Leemore studied waves and sang T.Waits’ Sight for Sore Eyes (?) Alberto will be upgraded next week. Something flows on his cheek like a tear, hot teardrop, soft caress by an angel’s wing. He pulls on the wrong string and extracts a bloody tampon, a psychopathic chihuahua.
Stephanie replied ‘your teeth trace my throat and, Fuck! I’ve missed my stop again..!’ And Michael went back to then, aimed for the sky, crammed his life in a U-haul, to find his part of it all.
Top night.

Report from Earth, & Fire, 1.6.09

No one signed up for numbers One and Two so we began with Michele, surreal as ever at number Three. This sounds like this week's pop charts. Michele's vision was a kaleidoscope of plastic jasmine, vodka rabbits, the girl of the waxworks and deep frozen musicians. Actually, looking at this first photo you can see how intensely everyone was listening.
Colin read Turkish poet and long time political prisoner Nazim Kimet, who punched the teeth of his typewriter, and Maria Pagez, who was poised, still. Waiting for that sharp rise that will inspire her sudden pink blur of flight. Xander reported waking, itinerent and gone astray. In your dark room, you panic, having changed rooms and beds so often. Therese a parlé des hommes qui ont craqué la première allumette. Erica summoned up Parisian Clouds - this probably explains the rain we've had. No fluffy clouds here though - these were clouds with teeth, claws & thick hair. We had a break for Denise's infomercial - How to Break-Up. Pauline sang In the back of my mind (clip below). And Leemore walked into a bar, knows why Mona Lisa smiled:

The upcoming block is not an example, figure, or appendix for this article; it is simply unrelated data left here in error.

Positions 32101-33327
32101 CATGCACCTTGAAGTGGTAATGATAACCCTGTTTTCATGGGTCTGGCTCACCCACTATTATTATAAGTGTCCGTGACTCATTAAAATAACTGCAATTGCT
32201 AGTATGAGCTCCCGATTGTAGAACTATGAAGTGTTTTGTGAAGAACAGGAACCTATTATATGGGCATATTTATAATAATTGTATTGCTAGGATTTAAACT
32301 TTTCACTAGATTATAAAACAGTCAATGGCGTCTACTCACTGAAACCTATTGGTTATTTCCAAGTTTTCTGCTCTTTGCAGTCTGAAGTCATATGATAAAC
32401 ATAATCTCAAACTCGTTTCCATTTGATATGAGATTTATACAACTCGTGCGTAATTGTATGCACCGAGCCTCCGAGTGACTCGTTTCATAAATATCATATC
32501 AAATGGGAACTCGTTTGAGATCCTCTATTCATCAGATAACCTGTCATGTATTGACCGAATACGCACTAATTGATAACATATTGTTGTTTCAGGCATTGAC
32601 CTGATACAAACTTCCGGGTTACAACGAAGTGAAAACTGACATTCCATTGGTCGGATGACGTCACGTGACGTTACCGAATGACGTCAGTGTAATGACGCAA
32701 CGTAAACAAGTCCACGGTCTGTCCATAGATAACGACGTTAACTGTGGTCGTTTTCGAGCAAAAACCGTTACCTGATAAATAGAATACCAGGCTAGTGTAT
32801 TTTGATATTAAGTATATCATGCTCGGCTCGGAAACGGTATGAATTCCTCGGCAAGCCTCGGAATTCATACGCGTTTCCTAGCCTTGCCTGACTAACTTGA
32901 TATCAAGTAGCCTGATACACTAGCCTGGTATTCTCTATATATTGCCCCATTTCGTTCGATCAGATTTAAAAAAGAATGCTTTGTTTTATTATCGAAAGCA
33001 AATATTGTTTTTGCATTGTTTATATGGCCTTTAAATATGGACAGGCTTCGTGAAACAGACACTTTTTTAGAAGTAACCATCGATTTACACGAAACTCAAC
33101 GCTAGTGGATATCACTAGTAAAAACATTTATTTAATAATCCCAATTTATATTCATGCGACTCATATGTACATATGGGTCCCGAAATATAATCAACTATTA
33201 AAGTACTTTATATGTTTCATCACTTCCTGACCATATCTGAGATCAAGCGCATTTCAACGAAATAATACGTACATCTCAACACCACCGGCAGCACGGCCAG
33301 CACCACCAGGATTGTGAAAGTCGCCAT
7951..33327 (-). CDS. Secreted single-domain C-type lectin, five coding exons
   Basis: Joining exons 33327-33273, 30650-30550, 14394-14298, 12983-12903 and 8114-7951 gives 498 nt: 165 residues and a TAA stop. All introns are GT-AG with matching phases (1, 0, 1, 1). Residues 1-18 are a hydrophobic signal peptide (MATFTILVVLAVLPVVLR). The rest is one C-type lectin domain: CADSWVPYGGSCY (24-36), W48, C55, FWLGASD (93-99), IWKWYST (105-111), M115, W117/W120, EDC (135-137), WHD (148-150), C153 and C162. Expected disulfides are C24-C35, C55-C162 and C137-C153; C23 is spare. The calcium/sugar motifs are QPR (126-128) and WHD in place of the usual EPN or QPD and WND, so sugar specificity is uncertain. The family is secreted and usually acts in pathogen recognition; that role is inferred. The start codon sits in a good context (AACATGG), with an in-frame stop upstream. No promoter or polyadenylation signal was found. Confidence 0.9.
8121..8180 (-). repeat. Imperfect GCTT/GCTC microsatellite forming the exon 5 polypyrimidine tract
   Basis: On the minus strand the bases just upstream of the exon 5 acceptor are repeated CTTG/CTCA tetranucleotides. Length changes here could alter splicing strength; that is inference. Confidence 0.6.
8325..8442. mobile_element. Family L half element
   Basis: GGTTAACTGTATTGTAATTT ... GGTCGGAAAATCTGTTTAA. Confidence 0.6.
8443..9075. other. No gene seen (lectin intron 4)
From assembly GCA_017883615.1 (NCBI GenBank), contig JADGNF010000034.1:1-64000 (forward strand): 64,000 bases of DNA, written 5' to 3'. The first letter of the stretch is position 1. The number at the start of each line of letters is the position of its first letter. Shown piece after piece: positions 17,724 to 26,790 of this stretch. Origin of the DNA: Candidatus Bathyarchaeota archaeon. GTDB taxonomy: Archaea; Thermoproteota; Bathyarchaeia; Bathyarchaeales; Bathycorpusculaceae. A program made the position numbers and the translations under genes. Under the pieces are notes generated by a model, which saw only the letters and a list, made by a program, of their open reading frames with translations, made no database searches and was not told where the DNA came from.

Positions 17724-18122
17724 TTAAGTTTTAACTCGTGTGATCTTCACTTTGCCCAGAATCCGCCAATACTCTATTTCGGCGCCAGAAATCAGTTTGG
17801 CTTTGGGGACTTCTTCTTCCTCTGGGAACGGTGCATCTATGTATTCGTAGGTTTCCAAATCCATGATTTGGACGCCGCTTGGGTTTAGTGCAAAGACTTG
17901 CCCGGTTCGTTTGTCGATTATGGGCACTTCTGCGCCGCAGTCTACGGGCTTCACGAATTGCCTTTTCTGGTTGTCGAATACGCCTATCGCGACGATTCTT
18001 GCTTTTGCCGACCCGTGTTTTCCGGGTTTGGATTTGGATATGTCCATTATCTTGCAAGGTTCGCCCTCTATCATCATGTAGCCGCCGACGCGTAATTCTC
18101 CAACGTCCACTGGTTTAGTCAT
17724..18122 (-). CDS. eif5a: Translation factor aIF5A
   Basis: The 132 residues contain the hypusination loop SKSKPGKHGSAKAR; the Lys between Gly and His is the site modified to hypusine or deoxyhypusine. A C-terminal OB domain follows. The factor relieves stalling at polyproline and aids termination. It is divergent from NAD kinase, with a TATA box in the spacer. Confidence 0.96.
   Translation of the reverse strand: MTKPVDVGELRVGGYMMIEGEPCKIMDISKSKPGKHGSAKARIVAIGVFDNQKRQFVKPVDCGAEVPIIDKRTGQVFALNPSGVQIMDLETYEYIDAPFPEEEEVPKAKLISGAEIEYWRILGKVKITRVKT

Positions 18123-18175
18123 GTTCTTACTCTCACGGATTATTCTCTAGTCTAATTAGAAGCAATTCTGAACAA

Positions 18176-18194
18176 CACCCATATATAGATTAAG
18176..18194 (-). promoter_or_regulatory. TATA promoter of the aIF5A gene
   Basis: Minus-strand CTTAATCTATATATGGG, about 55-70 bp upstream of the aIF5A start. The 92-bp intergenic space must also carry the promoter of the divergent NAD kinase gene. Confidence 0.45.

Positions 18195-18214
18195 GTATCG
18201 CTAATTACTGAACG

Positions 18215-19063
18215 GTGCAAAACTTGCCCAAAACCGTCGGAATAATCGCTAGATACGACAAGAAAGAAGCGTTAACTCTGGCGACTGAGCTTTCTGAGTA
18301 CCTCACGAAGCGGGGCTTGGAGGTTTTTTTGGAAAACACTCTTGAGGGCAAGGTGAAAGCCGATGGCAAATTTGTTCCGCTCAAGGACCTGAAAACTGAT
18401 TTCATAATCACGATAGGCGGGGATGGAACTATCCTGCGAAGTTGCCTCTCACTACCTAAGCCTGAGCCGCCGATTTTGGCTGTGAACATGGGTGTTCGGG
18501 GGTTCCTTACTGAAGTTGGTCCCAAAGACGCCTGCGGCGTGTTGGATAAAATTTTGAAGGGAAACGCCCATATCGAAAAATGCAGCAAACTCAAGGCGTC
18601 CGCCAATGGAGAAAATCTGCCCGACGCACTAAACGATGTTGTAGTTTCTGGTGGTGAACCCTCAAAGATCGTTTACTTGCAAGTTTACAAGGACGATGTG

Christophe plunged us back 3,000 years in mankind's lost memory. We are car people turning into panthers. Alberto reminded everyone of the theme by launching into Earth Wind & Fire's Boogie Wonderland. Reported from Burning Man: gifts left for those loved and gone. 'If I was dead I'd write on a piece of paper 'I've been happy more than once.' In silence burns the temple of the dead.